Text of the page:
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Waste tyres to be used in cement manufacture

Hon Dr Nick Smith

Minister for the Environment

22 June 2017


Waste tyres to be used in cement manufacture

Millions of waste tyres each year are to be used to manufacture cement as part of a wider Government plan to address the environmental problems of end of life tyres, Environment Minister Dr Nick Smith announced at the Golden Bay Cement works in Whangarei today.

“New Zealand has a long-standing problem, with five million waste tyres generated each year. We have dozens of tyre stockpiles around the country posing a fire risk, leaching contaminants, providing a breeding ground for rodents and insects, and blotting the landscape. This initiative proposes controls on new stockpiles, establishes a nationwide collection and shredding operation and provides a large scale end use by installing technology to enable waste tyres to be used in cement manufacture.

“The proposed National Environmental Standard will prohibit stockpiles of waste tyres of over 200m3 - 2500 car tyres - without a council consent dealing with the environmental issues of leachate, fire risk, vermin and insects, visual amenity and a bond for future disposal. These new restrictions are needed to protect the environment, prevent ratepayers having to pick up the bill of dealing with stockpiles and to help channel waste tyres into more sustainable recycling and disposal options.

“The Government has provided a grant of $3.8 million for Waste Management New Zealand to set up a nationwide tyre collection network and tyre shredding facilities in Auckland and Christchurch involving capital investment of $6.4 million. This is needed because the major barrier to re-use of waste tyres is their bulk, making transport and disposal uneconomic. The shredding machinery will be imported this year, operational in Auckland by the end of 2017 and in Christchurch in 2018.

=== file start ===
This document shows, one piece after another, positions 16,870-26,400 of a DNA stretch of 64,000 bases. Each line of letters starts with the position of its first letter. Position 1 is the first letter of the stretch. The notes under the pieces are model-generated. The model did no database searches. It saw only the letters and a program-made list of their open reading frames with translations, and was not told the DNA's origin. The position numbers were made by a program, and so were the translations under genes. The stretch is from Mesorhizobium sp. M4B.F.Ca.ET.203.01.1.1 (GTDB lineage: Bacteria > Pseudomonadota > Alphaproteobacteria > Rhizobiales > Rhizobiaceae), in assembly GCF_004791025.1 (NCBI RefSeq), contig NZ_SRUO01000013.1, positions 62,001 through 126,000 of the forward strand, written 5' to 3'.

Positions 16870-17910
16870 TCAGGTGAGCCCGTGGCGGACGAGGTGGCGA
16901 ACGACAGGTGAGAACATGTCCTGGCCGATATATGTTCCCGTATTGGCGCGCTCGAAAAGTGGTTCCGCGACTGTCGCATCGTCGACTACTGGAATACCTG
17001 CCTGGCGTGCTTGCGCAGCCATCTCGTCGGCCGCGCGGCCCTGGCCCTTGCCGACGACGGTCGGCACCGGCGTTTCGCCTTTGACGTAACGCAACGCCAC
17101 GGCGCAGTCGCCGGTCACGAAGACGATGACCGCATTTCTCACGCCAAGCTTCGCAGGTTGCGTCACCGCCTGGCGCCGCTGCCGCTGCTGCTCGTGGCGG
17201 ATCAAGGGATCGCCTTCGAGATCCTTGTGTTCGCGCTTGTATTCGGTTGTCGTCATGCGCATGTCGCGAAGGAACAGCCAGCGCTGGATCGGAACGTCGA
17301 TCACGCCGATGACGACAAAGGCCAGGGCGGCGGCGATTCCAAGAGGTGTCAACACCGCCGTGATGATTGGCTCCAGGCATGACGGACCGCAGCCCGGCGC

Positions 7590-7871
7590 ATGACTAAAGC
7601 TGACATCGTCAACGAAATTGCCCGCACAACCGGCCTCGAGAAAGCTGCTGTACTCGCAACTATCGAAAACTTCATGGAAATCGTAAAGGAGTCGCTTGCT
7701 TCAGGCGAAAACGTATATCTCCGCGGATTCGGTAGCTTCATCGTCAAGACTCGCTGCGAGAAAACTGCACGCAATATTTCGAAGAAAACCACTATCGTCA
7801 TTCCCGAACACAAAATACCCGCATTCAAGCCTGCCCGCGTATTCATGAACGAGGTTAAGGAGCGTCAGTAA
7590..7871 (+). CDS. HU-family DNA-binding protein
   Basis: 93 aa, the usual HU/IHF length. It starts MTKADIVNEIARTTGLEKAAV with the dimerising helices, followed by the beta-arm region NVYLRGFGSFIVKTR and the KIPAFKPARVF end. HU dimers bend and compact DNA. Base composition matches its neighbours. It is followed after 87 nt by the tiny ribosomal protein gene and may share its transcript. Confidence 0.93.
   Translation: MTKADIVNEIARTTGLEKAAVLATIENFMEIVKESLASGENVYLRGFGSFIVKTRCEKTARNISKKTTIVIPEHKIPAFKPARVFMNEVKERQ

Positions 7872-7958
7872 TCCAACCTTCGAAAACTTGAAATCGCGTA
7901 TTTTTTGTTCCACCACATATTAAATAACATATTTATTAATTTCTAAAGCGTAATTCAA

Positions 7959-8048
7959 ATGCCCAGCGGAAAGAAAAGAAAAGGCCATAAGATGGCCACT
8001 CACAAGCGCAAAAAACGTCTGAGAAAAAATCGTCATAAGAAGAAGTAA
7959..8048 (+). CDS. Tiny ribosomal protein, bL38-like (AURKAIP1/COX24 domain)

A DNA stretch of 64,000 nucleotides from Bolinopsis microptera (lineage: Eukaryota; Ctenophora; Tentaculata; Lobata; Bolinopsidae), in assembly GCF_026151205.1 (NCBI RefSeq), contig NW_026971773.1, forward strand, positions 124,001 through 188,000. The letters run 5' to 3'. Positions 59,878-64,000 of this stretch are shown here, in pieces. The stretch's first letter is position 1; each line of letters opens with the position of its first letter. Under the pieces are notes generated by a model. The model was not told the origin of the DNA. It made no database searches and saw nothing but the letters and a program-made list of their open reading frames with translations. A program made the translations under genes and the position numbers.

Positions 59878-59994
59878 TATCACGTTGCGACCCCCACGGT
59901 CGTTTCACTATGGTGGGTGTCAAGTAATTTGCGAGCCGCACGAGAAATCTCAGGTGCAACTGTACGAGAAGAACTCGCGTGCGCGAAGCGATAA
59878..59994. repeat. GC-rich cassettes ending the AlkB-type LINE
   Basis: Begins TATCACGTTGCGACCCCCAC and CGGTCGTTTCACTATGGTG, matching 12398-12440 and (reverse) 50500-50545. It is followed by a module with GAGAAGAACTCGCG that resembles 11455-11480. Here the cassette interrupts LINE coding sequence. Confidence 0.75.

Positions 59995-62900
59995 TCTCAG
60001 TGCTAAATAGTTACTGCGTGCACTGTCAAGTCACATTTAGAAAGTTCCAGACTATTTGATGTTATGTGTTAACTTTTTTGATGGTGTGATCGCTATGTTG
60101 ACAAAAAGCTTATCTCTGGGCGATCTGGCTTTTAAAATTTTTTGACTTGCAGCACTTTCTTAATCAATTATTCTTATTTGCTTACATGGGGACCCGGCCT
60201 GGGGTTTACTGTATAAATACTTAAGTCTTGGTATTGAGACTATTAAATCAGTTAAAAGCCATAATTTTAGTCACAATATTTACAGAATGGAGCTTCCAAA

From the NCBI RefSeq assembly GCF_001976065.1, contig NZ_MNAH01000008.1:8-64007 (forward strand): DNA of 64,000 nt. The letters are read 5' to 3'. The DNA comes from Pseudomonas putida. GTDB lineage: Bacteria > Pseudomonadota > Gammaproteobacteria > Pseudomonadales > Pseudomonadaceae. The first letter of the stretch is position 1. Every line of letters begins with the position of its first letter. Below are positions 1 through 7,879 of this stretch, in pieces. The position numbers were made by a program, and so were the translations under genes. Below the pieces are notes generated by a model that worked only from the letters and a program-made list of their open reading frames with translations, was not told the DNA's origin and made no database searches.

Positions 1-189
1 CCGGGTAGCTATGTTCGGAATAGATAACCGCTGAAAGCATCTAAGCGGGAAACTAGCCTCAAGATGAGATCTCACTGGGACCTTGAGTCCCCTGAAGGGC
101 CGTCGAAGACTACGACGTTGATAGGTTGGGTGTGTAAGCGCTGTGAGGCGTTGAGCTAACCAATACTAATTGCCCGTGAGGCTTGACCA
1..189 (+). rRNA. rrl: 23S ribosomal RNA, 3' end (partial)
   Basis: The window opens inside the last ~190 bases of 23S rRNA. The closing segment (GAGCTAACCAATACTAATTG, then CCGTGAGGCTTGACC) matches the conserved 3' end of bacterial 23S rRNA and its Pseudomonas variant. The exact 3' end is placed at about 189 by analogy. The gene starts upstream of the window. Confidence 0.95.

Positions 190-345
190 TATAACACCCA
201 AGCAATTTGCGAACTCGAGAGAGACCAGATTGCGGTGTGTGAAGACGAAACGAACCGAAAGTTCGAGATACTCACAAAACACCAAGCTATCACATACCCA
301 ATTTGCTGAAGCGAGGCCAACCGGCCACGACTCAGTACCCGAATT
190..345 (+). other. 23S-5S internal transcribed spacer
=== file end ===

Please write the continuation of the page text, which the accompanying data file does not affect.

“Golden Bay Cement, a subsidiary of Fletcher Building, is being provided with a grant of $13.6 million towards the $18.1 million cost of new equipment that will dispose of 3.1 million shredded tyres per year. This technology is globally one of the most common and economically viable solutions to waste tyres. The high temperature incineration minimises pollutants, the steel in the tyres contributes to the iron requirements of cement and the rubber provides a fuel substitute for coal. The major environmental gain from this initiative is a solution for millions of waste tyres but there is also a benefit in reduced greenhouse gas emissions. Golden Bay Cement is New Zealand’s fifth largest emitter and the substitution of rubber biofuel for coal reduces emissions by 13,000 tonnes per year, or the equivalent of 6000 cars.


“We are also providing grants of $1.2 million to another seven smaller tyre waste projects. Eco Rubber Industries Ltd is being provided with a grant of $600,000 towards $2.4 million of machinery to produce rubber granules for rubber underlay, with a capacity for 600,000 tyres per year. Nufuels Ltd is being provided a $90,000 grant for a $135,000 pilot pyrolysis plant for 150,000 tyres per year. Other grants to Scion and Fulton Hogan cover feasibility studies into using recycled rubber for sound proof building products, roading and cycleway construction that could develop into future end uses for New Zealand’s waste tyres.

“These Government grants of $19 million will enable $28 million of investment into tyre waste solutions. Combined with the new regulations restricting stockpiling, these measures will go a huge way towards a sustainable solution to New Zealand’s end of life tyre problem.”

More information on these of funded projects can be found on the Ministry for the Environment’s website at http://www.mfe.govt.nz/more/funding/waste-minimisation-fund-funded-projects

ends

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